LA & LB: Anchored 61 | Terminal 30
Oakland: Anchored n/a | Terminal n/a | Drifting n/a
NWSA: Anchored n/a | Terminal n/a | Drifting n/a
Vessel Congestion Update
On November 22, 2021, The Marine Exchange of Southern California reported a total of 145 vessels at the port complex of Los Angeles (LA) and Long Beach (LB). Of the 145 vessels, 91 are container ships with 30 at berth/terminal and 61 at anchorage or drift, which is approximately 15 fewer container vessels from the previous week waiting on the water for a berth. The vessels are waiting for an average of 17-19 days to reach a terminal to unload the containers.
Status of San Pedro Dwell Time Fee – Extended Until 11/29/21
On 11/22/21, both LA/LB ports announced a further postponement of the Container Dwell Fee. As continued progress in moving containers off marine terminals is being realized, the fee will not be considered before November 29th. Since the fee was announced on October 25th, the twin ports have seen a decline of 33% in aging cargo on the docks. Both port executive directors are satisfied with the progress thus far and will reassess fee implementation after another week of monitoring data. The policy was developed in coordination with the Biden-Harris Supply Chain Disruptions Task Force, U.S. Dept. Of Transportation, and multiple supply chain stakeholders. Any fees collected from the dwelling cargo will be reinvested for programs designed to enhance efficiency, accelerate cargo velocity, and address congestion impacts.
Port of Vancouver Grapples with Storm Aftermath
Marine terminal and cargo operations remain operational, but will be closed on November 24 & 25 to observe the Thanksgiving holiday. On November 26, vessel activity is scheduled to be conducted as usual. Trucks are operating under normal conditions at all four container terminals, as the port’s marine terminal and cargo operations remain fully operational. Anchorage demand for vessels remains high and nearing capacity across all vessel types.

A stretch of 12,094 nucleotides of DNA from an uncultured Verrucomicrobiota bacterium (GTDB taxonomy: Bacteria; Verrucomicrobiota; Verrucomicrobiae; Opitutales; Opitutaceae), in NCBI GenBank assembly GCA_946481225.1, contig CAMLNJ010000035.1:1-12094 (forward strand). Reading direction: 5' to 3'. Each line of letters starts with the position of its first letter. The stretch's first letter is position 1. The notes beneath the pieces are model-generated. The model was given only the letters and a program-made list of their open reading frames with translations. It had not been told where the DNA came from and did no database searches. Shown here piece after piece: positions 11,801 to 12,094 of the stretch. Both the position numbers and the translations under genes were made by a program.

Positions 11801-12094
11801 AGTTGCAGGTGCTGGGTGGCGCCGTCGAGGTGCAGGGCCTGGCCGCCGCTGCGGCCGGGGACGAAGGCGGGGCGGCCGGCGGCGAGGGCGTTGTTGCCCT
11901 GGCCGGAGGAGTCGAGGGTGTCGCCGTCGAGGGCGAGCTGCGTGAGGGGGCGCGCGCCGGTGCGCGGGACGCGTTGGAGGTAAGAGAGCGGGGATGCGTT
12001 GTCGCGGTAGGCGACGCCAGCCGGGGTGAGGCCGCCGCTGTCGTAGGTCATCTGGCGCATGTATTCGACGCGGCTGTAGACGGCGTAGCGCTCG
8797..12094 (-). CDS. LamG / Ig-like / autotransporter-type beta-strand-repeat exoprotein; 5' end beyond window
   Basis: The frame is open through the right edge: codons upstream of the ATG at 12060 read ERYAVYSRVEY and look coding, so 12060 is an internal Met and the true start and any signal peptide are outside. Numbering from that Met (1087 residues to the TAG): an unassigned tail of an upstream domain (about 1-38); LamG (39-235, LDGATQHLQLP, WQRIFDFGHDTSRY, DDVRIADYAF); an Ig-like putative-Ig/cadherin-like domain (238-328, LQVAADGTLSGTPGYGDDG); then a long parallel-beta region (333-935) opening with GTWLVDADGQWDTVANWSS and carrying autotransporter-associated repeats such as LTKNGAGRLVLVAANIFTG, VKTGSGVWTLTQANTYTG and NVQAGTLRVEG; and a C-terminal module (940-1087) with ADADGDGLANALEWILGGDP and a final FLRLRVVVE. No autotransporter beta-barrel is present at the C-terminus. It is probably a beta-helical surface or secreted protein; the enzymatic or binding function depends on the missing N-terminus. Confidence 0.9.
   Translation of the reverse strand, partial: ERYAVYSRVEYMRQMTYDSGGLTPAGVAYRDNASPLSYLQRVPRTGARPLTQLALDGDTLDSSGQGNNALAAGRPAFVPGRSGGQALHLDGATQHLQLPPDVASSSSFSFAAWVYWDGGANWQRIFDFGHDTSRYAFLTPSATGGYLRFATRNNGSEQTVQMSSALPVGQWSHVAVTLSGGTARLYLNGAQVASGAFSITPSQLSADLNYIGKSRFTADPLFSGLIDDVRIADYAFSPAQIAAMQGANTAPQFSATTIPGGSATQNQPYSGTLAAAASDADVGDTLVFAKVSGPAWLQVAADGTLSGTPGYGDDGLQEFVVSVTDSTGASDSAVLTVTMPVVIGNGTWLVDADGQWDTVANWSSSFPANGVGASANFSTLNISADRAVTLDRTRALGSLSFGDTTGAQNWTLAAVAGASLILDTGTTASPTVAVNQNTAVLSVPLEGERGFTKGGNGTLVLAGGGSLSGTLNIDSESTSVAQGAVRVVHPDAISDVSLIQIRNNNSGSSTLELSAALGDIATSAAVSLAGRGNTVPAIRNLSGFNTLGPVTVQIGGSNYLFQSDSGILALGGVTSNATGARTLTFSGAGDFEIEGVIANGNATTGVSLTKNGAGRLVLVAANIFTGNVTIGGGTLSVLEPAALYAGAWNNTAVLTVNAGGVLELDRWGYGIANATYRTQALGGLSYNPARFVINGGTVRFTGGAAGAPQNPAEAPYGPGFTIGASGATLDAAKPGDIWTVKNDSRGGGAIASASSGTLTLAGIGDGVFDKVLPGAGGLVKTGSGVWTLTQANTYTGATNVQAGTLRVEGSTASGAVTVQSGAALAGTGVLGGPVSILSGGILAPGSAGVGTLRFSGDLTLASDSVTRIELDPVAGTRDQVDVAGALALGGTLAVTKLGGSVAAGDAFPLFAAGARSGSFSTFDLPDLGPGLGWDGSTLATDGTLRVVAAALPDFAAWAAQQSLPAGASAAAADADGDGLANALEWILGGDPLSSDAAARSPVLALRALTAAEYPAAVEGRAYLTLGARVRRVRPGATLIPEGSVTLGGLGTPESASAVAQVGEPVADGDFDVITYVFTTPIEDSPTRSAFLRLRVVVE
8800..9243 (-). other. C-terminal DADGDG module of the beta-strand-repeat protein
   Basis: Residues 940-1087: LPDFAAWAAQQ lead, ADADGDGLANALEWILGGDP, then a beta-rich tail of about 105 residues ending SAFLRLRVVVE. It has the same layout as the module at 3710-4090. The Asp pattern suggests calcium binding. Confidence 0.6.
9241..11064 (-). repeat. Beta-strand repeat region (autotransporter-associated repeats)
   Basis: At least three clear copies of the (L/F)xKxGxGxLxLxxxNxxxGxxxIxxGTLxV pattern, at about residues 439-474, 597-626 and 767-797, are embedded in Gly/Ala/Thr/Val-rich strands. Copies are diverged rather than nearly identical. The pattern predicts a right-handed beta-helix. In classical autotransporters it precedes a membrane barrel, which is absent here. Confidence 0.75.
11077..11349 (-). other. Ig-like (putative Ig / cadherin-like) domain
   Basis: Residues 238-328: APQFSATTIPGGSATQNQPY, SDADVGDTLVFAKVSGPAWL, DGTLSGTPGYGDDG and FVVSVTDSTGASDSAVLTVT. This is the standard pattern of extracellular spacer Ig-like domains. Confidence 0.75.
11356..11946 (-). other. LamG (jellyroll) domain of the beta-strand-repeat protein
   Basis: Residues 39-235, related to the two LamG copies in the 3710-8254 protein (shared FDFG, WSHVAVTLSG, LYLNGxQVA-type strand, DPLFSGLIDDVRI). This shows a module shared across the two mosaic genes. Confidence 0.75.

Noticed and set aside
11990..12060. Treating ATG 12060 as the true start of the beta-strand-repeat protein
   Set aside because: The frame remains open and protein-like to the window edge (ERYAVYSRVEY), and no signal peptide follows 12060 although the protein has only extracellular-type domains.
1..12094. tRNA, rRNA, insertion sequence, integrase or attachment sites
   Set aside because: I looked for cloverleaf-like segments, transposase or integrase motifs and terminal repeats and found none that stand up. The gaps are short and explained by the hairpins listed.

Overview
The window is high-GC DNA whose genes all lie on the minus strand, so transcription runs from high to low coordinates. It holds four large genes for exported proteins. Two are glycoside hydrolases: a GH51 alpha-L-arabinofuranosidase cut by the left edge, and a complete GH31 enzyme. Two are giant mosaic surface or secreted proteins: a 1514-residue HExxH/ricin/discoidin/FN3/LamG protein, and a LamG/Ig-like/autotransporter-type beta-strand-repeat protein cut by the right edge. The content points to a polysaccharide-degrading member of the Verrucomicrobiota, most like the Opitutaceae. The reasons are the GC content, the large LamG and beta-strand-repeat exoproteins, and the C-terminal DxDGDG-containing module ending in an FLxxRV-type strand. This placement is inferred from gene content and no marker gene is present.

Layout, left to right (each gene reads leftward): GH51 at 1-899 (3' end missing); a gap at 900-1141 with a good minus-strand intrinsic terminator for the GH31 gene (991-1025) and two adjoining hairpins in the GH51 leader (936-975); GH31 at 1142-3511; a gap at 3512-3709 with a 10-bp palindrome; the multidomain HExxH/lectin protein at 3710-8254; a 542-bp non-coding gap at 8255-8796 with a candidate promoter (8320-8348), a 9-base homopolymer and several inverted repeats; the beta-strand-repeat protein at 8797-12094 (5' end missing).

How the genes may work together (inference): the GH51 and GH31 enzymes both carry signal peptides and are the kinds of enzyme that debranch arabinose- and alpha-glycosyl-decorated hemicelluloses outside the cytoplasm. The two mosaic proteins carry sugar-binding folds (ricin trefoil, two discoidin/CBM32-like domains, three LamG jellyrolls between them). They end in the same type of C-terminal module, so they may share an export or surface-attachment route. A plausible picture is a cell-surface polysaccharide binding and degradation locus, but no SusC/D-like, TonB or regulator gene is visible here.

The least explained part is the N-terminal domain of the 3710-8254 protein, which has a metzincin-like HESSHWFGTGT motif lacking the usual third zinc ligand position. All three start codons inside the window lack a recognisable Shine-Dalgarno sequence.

The province of British Columbia (BC) is a major conduit to Asian markets and home to one of the busiest ports on the West Coast. Recently, floods and mudslides severed access to the country’s largest port area which was feared to disrupt an already strained global supply chain. On November 17th, the area declared a state of emergency after a deluge of rain pounded the area along with subsequent rainfall that followed. A Canadian federal and provincial government joint task force was charged to restore the flow of goods through British Columbia and to prioritize and advise on the best routes to use for the movement of goods across all transportation modes while balancing community needs and national economic interest. Rail operations have made considerable progress to restore multiple rail sections and rail lines were anticipated to be restored by mid-week. Intermittent openings of one highway route are allowing some commercial vehicles to transit westbound from Hope to Vancouver. Reconstruction and repairs on all major roadways from the B.C. interior continue. The port moves $440 million worth of cargo each day and urgency to restore the area continues.
Please contact your Western Overseas representative with any questions.